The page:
President Biden released details of his $1.8 trillion American Families Plan. First, the tax cuts: Biden’s American Families Plan would extend the American Rescue Plan’s expanded health insurance premium tax credits; extend the ARP’s more generous Child Tax Credits through 2025 and make the CTC permanently fully refundable; permanently increase tax credits for child care and the expanded Earned Income Tax Credit for childless workers.
Next the revenue-raisers: Biden would increase the top tax rate on the wealthiest Americans to 39.6 percent and tax investment income earned by households making total income of $1 million annually at that top ordinary income rate. He’d also tax unrealized capital gains at death, close the carried interest loophole so that hedge fund partners will pay ordinary income rates; end deferral of taxation on property exchanges when gains exceed $500,000; permanently restrict large, excess business losses; apply Medicare taxes consistently on incomes over $400,000; and give IRS authority to regulate paid tax preparers. The White House says households making less than $400,000 will not pay higher taxes.
As for those capital gains… TPC’s Len Burman examines the significant reform that President Biden has proposed: Tax capital gains earned by high-income households more like other income. His proposal would close loopholes that fuel inefficient tax sheltering, make the income tax more progressive, and help pay for some of Biden’s domestic policy wish list. Len concludes that the plan is a sensible way to raise revenue and tax investment profits that largely go untaxed today.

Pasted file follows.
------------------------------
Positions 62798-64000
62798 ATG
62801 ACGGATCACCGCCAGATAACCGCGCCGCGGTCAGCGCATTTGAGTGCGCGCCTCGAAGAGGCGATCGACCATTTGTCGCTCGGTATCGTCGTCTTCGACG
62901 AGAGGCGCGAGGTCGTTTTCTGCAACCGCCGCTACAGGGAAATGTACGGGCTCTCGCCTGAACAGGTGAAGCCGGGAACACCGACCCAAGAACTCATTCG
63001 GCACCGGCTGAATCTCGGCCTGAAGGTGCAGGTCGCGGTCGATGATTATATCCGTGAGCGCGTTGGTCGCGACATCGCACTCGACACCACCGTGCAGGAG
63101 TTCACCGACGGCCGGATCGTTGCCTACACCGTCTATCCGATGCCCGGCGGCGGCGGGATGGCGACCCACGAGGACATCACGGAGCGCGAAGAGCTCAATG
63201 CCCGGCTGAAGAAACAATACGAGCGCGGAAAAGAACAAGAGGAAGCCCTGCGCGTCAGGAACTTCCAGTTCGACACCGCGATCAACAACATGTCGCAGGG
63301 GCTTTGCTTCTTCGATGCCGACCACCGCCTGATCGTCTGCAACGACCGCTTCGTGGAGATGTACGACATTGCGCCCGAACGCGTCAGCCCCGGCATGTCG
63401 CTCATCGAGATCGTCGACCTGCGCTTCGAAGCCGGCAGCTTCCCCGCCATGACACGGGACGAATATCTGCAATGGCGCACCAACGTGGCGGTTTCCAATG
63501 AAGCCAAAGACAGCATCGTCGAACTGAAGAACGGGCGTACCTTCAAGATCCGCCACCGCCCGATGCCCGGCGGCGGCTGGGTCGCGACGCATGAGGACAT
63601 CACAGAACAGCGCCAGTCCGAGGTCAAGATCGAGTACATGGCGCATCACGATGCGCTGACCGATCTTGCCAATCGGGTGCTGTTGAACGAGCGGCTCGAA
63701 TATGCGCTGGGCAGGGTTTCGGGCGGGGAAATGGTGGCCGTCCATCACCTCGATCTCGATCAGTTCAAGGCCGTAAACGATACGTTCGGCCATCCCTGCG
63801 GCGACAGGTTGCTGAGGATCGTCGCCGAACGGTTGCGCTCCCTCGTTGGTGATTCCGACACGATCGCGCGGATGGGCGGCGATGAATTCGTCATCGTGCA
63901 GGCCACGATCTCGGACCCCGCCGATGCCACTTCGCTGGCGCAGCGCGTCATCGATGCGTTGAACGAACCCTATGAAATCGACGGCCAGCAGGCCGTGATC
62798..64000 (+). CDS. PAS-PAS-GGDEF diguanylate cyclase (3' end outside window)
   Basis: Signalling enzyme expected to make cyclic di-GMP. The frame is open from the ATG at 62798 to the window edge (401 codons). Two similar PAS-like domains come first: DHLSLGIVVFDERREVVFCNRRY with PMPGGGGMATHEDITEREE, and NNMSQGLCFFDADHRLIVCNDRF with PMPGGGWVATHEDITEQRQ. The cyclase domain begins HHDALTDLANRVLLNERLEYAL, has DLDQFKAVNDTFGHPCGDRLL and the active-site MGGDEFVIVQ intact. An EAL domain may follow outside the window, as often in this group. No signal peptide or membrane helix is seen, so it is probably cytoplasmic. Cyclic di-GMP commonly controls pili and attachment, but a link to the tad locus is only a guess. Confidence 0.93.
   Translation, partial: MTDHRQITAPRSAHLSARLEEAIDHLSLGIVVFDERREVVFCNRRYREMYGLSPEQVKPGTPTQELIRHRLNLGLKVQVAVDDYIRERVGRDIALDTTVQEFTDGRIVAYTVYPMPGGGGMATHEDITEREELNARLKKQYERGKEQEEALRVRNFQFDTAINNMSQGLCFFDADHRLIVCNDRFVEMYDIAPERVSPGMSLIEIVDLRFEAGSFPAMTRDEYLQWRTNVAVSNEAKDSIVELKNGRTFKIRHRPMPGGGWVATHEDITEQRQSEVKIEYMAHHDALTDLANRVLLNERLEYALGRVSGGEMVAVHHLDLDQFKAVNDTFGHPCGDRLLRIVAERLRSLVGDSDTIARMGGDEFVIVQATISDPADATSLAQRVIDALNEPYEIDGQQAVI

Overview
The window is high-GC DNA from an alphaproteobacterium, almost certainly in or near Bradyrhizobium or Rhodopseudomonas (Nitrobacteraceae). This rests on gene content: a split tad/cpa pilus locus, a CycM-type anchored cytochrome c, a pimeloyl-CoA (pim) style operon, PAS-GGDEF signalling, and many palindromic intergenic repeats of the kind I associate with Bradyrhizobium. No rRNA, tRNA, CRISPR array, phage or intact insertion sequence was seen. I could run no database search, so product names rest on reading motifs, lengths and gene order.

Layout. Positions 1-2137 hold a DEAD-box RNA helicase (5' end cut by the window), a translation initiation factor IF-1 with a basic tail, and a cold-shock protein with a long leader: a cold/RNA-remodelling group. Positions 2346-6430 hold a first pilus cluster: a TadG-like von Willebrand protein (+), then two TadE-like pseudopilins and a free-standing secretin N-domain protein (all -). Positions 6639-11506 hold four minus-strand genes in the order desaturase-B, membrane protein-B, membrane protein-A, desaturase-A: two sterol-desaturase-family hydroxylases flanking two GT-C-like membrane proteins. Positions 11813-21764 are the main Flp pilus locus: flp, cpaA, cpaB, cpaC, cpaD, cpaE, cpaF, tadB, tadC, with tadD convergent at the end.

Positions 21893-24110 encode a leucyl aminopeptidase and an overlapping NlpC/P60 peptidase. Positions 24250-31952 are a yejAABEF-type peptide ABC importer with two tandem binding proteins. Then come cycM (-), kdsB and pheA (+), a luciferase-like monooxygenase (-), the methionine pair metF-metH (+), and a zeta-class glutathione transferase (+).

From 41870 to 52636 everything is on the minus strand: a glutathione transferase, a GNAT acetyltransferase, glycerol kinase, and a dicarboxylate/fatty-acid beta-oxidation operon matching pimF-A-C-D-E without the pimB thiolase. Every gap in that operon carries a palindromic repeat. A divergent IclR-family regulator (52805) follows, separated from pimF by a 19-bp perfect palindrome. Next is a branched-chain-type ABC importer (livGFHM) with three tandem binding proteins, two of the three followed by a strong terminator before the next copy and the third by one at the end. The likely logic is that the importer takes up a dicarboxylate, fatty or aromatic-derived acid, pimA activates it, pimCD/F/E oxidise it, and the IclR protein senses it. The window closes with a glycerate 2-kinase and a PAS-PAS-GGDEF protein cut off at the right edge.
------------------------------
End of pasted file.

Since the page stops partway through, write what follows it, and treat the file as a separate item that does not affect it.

And what wouldn’t change: Biden left out three ideas he raised in the campaign: He’s not raising the estate tax; he’s not repealing the special tax breaks for pass-through businesses that were included in the TCJA; and he’s not reforming Social Security, a proposal that would have subjected wages in excess of $400,000 to the payroll tax. Oh, and he has not proposed any change to the Tax Cuts and Jobs Act’s $10,000 cap and on the state and local tax (SALT) deduction.
Quarterly or monthly CTC payments? TPC’s Elaine Maag looks at the benefits of each. The ARP requires IRS to make the payments on a regular basis instead of just once a year, but give it flexibility to decide how often. Elaine and her co-author Bill Congdon review the pros and cons of the different schedules. The conclusion: Either one likely is an improvement over an annual payment.
Think the inheritance tax is high in the US? The family of late Samsung Chairman Lee Kun-hee will pay nearly $10.8 billion in inheritance tax. The bill is one of the largest ever in any country. The family plans to pay in six installments over five years, starting this month.
A gas tax increase in New York State? Democratic state lawmakers are advocating for a state gas tax increase of 55 cents per gallon. The Climate and Community Investment Act aims to create new green jobs, invest in minority communities, and combat the climate crisis by supporting the transition to renewable energy sources. Republican lawmakers say they will oppose the gas tax hike because they say it is regressive.
Tune in today for TPC’s Prescription. Today at noon join David Bradbury, head of the Tax Policy and Statistics Division of the Centre for Tax Policy and Administration at the Organisation for Economic Co-operation and Development (OECD). He’ll be talking with TPC’s Howard Gleckman about worldwide fiscal policy responses to the pandemic. Learn more and register here for the noontime online event.
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